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Thanks to this agripreneur, Karnataka is seeing a wave of integrated farming

Shruti Kedia
14th Sep 2018
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KS Ashok Kumar believes integrated farming, a combination of traditional agricultural practices with technology, is a remedy for the agricultural crisis.

KS Ashok Kumar, Founder of Maa Integrators

KS Ashok Kumar is someone you can call a persistent agriculturist. While many give up in the face of adverse circumstances and uncertainty, Ashok toiled on.

A major impediment in Ashok’s journey as a farmer was the looming water crisis. In 1989 while tilling his land in Doddbalapur, in Karnataka, he drilled 189 bore wells in search of water; but could find water in only 14. Lack of water led to huge losses and Ashok began to look for an alternative business model for sustenance.

“I wanted to have control on cost of production, use the best technology, and be up to date with market trends. I believe that integrated farming is a model of innovation and technology integration which disrupting the agrarian crises faced by India. By adopting this technology we are able to have more efficient, productive and profitable farming,” he says.

He had realised early on the need to integrate mechanisation and technology in farming. To this end, he had borrowed money from his father and re-started cultivation in his 200-acre farm later that year (1989) with the aid of micro-irrigation, implementation and commissioning of drip, micro, mist, and sprinkler irrigation system with fertigation. Earlier, the farmers depended primarily on rains and wells for water.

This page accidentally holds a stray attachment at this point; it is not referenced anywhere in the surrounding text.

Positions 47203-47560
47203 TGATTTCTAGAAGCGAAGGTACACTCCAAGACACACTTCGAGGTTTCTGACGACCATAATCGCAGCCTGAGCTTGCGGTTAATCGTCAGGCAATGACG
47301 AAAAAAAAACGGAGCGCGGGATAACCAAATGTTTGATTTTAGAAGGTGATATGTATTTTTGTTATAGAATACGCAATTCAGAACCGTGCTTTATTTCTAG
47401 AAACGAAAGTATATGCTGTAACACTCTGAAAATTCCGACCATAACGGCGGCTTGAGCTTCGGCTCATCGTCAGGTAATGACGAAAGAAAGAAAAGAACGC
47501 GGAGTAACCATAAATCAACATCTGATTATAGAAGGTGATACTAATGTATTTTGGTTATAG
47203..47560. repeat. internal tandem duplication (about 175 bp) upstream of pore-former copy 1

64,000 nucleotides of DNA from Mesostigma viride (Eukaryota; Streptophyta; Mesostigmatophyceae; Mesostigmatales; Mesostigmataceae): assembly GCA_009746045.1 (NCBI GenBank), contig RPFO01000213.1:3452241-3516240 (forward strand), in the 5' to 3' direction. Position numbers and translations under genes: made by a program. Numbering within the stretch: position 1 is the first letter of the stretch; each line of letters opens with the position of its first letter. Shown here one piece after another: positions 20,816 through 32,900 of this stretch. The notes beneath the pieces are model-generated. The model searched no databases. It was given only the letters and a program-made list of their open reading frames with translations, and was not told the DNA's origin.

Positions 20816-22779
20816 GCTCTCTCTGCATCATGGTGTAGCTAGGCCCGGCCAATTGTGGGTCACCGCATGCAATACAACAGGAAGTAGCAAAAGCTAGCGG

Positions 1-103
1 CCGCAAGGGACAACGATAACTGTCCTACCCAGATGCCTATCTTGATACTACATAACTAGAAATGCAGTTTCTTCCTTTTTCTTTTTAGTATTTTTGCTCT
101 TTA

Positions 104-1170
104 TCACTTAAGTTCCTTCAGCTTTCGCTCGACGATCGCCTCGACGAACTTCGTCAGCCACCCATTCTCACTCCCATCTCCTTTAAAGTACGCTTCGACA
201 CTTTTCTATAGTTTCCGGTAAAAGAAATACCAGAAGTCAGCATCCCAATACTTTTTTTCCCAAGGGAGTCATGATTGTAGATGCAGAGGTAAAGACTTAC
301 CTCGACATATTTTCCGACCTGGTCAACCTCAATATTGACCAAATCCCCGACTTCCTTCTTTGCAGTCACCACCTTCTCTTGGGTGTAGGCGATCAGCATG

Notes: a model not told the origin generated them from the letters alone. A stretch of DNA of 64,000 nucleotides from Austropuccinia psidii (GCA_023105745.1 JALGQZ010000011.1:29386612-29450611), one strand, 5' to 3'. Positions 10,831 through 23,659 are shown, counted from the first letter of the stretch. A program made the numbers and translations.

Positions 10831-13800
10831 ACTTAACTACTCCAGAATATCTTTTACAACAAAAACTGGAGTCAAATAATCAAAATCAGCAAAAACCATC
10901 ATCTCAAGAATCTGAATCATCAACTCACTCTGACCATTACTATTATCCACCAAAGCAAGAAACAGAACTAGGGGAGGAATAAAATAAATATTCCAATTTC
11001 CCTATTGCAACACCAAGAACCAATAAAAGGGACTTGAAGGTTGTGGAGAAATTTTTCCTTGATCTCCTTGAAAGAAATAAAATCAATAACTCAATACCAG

“The youth should be motivated to use technology to make agri-business grow. There is lack of knowledge sharing here. Hence, I wanted to uplift the farmers and work towards securing a future for the agrarian community,” the 55-year-old farmer says.

With a master's in agriculture from the University of Agricultural Sciences, Bangalore, Ashok started exploring varying farming methods to make agriculture a sustainable business. He belonged to a lineage of progressive farmers, who supplemented traditional agricultural practices with sustainable auxiliary or subsidiary occupations, yielding higher returns.

Almost a decade ago, Ashok decide to integrate his poultry unit to produce broiler hatchable eggs, with an aim to secure his earnings, through his entrepreneurial unit Maa Integrators. Simultaneously, he adapted technology-driven integrated farming, which includes dry land cultivation and contract farming. This decision led him to growth at a rate of 15-20 percent per annum.

A farmer at the poultry farm

Today, the company produces more than 10 million chickens, supporting over 300 agrarians with multiple branches spread across Karnataka — Mangalore, Bantwal, Annavatti, Kunigal, and Sulliya.

Sustainable farming 

The agriculture and farming industry has seen a number of visible technology-driven changes. Implementation of modern techniques has increased the productivity. In integrated farming, Ashok says, nothing is wastedthe by-product of one system becomes the input for the other, thus integrating livestock and crop production.

“The integrated farming system has revolutionised farming at Maa Integrators, with many advantages: there is an increase in productivity, environment safety, income round the year, adoption of new technology, conservation of natural resources and an overall input-output efficiency makes the system bountiful,” he adds.